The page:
- Two meme stocks in the news, AMC and Bed, Bath, and Beyond, are trading at triple digit implied volatility levels , those usually associated with the most volatile, supply-constrained commodities. Their options are priced accordingly (i.e., super high!). As is always the case with meme stocks, caveat emptor!
- Commodity prices are still not supporting higher inflation and interest rates.
- Commodity prices that are key to supply-driven inflation -- agriculturals and energy -- after spiking due to the Ukrainian war, began declining in early June and bottomed out in mid-July. I wrote soon after that inflation might have peaked. Indeed, a small, 0.5% decrease was reported for July.
- With inklings of lower inflation, supported by lower gasoline prices at the pump (accurate or not, most people use gasoline as their personal inflation and consumer confidence indicator), a narrative took hold that inflation had peaked, reducing the need for further rate increases.
- Fed Chairman Powell's recent hawkish comments on rates blew that narrative out of the water and the market promptly sold off. However, commodity prices, despite rallying somewhat since early July, are still on the defensive, especially crude oil and gasoline, and do not support his view.
It seems like the investing thesis of meme stocks goes something like this: You better buy them, regardless of the reason, because they spike up every now and then out of the blue and you want to be there when they do. FOMO rules!
I'm not going to comment on this investment strategy (if you can call it that) or on the financial shenanigans behind the latest price action in Bed, Bath, and Beyond (BBBY) and AMC (AMC). It's been well-covered elsewhere (but I must point out that AMC's new preferred equity issue (APE), is the greatest stock ticker, ever).
I can comment on AMC and BBBY's options pricing, however. As you would suspect given what's been going on in these two, it's not pretty. See below:
As you can see, both AMC and BBBY are currently trading well over 100% implied volatility. Yes, historically speaking, it has the potential to go higher. However, if the attention fades and the market moves on, their implied volatilities will fall precipitously, along with their options. You can only reach one conclusion: by any standard, AMC and BBBY options are crazy expensive! By way of comparison, natural gas, one of the most volatile commodities out there, maxed out at just over 120% implied volatility in October 2021, but quickly fell back to its normal trading range.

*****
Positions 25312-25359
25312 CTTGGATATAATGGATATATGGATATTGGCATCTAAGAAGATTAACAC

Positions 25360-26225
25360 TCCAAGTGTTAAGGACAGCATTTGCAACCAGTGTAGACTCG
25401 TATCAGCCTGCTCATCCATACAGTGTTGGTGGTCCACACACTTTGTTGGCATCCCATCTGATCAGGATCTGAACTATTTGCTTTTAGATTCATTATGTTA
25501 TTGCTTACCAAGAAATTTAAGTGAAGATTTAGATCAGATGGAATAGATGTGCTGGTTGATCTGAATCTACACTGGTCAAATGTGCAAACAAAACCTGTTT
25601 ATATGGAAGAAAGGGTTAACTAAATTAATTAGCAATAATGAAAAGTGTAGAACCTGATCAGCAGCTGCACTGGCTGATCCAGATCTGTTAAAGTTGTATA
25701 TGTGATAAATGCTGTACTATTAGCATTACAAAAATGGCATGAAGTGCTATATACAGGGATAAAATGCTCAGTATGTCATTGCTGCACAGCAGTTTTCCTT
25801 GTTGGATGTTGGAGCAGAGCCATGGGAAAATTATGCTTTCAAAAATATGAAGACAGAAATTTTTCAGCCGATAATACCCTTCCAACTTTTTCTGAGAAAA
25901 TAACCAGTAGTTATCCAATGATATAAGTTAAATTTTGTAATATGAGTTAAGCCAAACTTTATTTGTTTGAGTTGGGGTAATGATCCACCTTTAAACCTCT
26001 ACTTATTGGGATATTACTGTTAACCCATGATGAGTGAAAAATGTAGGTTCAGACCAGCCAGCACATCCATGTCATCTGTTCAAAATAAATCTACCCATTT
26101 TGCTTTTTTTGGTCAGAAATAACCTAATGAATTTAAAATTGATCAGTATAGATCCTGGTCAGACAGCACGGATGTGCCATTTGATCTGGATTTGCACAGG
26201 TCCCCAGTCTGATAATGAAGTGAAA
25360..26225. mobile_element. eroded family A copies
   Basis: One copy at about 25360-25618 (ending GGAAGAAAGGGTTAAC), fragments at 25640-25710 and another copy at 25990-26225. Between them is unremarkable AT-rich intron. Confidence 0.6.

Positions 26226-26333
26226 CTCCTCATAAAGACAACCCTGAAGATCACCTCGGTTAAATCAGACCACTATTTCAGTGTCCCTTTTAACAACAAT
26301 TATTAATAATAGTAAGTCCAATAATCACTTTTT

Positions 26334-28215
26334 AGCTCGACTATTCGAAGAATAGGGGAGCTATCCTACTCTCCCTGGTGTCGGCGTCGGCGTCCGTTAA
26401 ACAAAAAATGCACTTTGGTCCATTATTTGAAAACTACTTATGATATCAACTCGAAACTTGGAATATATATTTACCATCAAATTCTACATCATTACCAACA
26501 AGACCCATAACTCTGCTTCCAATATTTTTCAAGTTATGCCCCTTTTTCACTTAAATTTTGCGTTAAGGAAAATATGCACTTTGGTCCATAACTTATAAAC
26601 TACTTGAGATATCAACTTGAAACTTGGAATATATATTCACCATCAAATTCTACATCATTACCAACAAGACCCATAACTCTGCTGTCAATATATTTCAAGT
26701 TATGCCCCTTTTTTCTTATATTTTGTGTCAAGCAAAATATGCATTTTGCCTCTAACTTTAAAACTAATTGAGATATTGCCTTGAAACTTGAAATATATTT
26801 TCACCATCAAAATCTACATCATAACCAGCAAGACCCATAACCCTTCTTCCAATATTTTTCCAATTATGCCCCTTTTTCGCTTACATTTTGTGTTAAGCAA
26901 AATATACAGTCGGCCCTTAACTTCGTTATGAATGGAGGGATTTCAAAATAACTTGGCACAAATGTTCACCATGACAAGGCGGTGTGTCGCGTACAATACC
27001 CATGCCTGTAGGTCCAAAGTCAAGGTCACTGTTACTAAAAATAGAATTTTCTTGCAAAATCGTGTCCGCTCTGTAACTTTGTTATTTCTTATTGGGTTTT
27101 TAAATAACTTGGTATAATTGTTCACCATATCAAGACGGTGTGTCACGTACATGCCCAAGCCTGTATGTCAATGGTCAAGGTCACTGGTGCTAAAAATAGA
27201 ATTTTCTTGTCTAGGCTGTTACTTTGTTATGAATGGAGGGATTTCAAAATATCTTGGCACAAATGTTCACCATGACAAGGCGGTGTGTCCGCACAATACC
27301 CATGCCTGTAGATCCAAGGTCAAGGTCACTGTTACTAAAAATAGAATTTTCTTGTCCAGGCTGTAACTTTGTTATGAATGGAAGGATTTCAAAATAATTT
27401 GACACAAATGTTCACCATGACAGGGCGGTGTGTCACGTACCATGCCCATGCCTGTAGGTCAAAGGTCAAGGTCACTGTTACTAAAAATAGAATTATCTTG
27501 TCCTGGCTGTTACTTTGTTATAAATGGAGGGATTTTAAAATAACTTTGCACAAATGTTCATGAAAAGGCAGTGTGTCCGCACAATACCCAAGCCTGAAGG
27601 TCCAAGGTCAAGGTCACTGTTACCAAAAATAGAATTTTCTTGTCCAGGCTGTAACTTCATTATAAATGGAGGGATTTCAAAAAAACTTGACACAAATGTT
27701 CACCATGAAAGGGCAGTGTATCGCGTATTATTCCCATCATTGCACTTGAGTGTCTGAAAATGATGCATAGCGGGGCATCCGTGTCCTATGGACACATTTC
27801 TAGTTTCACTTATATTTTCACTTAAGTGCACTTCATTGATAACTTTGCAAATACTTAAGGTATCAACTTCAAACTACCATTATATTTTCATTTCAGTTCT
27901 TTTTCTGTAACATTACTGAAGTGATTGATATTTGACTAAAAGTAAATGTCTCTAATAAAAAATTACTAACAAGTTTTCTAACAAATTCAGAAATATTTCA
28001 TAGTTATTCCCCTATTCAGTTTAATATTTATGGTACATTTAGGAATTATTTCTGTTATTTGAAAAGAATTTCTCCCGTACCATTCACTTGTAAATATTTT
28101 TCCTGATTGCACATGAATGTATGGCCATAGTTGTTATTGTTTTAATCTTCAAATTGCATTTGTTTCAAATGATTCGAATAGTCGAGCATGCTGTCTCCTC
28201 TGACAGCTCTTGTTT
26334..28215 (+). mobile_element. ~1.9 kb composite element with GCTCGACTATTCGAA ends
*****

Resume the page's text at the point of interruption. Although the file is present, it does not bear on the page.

Keep that in mind if you're thinking of playing the meme stock Russian Roulette because the options are "cheap." High volatility levels don't come out of nowhere but are a good reflection of the amount of risk and uncertainty that the market perceives. In this case, there is a 50-foot sign on the wall flashing "PROCEED WITH CAUTION!"
My natural inclination is to be a contrarian when it comes to well-established narratives. Simply, when everyone agrees on something with almost perfect consensus, it's usually time to go the other way (and yes, I agree that certain things are exempt -- gravity, the Four Laws of Thermodynamics, etc. -- but I think you know what I mean).
A few months ago, everyone was in agreement that the markets were overvalued, inflation was roaring, interest rates were going to spike, and the great bull market was officially and finally over. It was hard to find anyone that would have disagreed with that prognosis. Right on time, the SPX rallied over 17% to its highs of mid-August and remains up about 9% from its lows of mid-June. Inflation and interest rate worries suddenly faded.
Last July 19th, I suggested (Inflation: Not So Fast!) that inflation might be peaking, at least for the time being. I based this on price developments from various energy, agricultural, and industrial commodities. And, sure enough, a few weeks later, the Commerce Department's personal-consumption expenditures price index registered a 0.5% decrease in July.With gasoline prices falling at the pump, it was easy for the market to believe that inflation had crested.
That belief was quickly quashed by statements from the Fed that they remained committed to possible rate increases. Although they may be using different indicators to gauge inflationary pressures, the Fed's stance is still not supported by commodity price trends. As you can see below, the Bloomberg Commodity Index (BCOM), has rallied somewhat since early July but remains on the defensive, especially from its energy components (crude and gasoline).
Keep one thing in mind when trying to figure out what the Fed will do on interest rates. Chairman Powell witnessed the inflation of the 70s and realizes how difficult it is to reduce inflationary expectations once they become established. He, and the other Fed governors who lived through that period, have no desire to relive the bad old days. Hence, their inclination is to clamp down hard, and stay clamped down probably longer than necessary, at the first sign of real inflation. Bad memories die hard.